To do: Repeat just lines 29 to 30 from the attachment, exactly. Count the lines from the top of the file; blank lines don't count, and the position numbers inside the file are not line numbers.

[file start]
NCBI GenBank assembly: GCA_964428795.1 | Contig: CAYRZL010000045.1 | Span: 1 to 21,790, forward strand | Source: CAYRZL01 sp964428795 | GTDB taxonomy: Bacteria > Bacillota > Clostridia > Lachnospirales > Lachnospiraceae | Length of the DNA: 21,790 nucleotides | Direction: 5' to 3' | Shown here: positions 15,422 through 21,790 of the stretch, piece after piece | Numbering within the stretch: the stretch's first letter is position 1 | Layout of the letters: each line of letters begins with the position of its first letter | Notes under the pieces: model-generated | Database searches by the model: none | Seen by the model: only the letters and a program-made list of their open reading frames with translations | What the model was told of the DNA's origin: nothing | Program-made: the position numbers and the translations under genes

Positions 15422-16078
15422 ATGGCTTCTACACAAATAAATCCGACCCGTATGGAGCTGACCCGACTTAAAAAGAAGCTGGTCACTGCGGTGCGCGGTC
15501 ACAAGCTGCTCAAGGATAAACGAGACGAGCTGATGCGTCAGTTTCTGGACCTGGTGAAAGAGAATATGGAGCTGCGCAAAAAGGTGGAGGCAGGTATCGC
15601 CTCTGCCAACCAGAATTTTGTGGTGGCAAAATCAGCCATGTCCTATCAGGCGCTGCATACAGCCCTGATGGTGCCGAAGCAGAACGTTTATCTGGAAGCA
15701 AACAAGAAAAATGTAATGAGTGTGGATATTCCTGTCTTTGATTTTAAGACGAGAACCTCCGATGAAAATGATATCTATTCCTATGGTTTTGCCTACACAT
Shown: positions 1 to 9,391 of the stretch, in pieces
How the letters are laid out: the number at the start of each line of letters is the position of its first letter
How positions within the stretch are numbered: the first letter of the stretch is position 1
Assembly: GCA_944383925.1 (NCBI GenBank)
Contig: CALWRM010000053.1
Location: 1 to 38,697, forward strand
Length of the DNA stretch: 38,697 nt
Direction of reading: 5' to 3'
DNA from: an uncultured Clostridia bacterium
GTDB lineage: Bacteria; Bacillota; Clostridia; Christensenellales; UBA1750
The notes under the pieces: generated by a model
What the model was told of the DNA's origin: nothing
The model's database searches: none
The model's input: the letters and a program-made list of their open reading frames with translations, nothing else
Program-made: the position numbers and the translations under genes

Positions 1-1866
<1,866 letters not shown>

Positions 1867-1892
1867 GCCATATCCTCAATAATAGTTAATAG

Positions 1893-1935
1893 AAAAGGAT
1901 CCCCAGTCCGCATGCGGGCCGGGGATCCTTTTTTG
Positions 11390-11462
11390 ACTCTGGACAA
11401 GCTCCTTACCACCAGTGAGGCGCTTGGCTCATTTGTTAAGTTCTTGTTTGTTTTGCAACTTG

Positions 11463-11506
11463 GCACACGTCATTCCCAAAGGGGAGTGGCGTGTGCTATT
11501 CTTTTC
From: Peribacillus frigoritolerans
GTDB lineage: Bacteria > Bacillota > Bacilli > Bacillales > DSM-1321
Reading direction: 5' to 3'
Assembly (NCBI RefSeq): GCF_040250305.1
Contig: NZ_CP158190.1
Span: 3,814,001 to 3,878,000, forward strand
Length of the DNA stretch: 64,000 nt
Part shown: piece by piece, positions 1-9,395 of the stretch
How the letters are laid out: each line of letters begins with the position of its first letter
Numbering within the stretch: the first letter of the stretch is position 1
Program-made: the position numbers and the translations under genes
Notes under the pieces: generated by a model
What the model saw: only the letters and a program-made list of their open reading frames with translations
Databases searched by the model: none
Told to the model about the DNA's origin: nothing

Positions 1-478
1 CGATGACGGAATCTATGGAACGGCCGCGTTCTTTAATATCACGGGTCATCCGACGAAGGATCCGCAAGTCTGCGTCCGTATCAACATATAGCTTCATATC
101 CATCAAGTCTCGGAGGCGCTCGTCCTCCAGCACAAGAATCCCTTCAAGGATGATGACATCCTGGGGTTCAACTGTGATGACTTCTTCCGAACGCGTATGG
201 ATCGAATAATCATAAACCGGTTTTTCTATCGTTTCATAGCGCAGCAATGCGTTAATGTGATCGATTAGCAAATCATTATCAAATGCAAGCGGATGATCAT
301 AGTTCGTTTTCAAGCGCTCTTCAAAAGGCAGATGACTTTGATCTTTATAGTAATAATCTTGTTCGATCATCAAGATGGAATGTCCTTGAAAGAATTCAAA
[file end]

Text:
Positions 11390-11462
11390 ACTCTGGACAA